• 25. Step 3 – Follow Your Contact Escalation Plan • IT Management – Critical incident per the plan • Legal – for any serious incident, they should drive the process for notification • Law enforcement – when there is evidence of a crime that resulted in financial loss or child pornography • Human Resources – when there is evidence of an internal employee involved in the incident • Forensics investigators – when you need to preserve evidence and conduct a sound investigation • Business partners – when contractually obliged SECURITY:ServicesSolutionsSupport
  • 26. Step 4– Assess Breach Notification Issues • Each state is different, but there is a lot in common • Only confidential or PII is covered, such as: • Payment card numbers (PAN) • Social Security Numbers • Health information • Financial data (that is identifiable to a person) • You only have to notify if there is evidence of a breach…this is why you need an investigator • Encrypted data is almost always excluded • Lawyer up – they need to run the show here SECURITY:ServicesSolutionsSupport
  • 27. Step 5 – Conduct Forensics • Preserve and gather evidence • Forensics without investigation is largely pointless. • There is a limit to what digital forensics can do • You need a trained investigator to: • Establish chain of custody • Catalog evidence • Interview people • Objectively analyze the incident SECURITY:ServicesSolutionsSupport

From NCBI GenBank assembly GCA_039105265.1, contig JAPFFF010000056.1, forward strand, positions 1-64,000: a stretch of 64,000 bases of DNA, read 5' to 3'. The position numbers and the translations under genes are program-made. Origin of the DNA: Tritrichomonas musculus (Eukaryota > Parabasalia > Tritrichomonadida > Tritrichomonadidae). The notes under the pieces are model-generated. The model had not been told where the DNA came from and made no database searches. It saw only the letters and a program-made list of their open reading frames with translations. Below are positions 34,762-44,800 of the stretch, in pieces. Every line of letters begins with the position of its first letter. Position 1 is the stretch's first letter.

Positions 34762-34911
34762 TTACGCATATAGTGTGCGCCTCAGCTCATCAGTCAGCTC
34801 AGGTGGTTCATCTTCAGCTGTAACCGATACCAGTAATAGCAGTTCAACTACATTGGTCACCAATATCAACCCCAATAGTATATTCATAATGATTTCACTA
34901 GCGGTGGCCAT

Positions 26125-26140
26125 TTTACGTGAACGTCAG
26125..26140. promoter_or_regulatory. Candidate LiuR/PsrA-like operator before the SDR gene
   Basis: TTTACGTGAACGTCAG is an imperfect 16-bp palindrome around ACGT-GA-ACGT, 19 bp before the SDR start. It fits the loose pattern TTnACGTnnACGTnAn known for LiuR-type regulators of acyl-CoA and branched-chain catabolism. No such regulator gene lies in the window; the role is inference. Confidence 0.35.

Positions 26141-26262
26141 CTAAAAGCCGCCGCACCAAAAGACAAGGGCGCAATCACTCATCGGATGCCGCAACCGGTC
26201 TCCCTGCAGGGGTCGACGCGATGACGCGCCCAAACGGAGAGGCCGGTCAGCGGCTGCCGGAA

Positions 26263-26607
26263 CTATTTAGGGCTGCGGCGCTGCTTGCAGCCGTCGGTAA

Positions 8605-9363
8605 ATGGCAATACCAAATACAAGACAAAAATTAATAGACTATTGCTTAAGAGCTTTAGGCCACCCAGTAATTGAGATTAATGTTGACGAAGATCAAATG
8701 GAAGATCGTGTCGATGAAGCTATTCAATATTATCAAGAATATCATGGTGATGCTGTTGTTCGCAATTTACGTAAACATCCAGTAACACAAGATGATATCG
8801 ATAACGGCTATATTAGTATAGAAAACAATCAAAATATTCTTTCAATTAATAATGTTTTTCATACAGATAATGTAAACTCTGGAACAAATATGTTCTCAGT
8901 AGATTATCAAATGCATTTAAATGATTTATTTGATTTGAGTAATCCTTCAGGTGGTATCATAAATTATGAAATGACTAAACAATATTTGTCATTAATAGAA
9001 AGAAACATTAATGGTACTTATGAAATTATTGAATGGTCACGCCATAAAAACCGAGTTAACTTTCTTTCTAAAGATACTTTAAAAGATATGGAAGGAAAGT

• 28. Step 6 – Collaborate for a Plan of Action • Engage legal, investigators and any other relevant parties to determine the correct course of action • Make decisions based on the EVIDENCE • Don’t buy any new security technologies until the issue is resolved • Do not allow sales people to lead the effort • Control information and perception SECURITY:ServicesSolutionsSupport
  • 29. Remember… • Determine your intentions • Get an outside investigator • Follow your plan • Document everything • Don’t destroy evidence, leave things in place and running • Be careful who you call - management and your legal counsel should be the first people involved • Take it slow and act rationally SECURITY:ServicesSolutionsSupport
  • 30. THE SHOPPING LIST SECURITY:ServicesSolutionsSupport
  • 31. The Shopping List • An incident response plan • A disaster recovery / business continuity plan • Inventory of all apps, systems, networks, etc. • • • • • Event & log management (SIEM) Intrusion detection/prevention (IDS/IPS) Web filtering / proxy Data loss prevention Third party investigators / forensic analysts SECURITY:ServicesSolutionsSupport
  • 32. Thank You EMAIL: WEB: BLOG: SLIDES: andrew.plato@anitian.com www.anitian.com blog.anitian.com http://bit.ly/anitian SECURITY:ServicesSolutionsSupport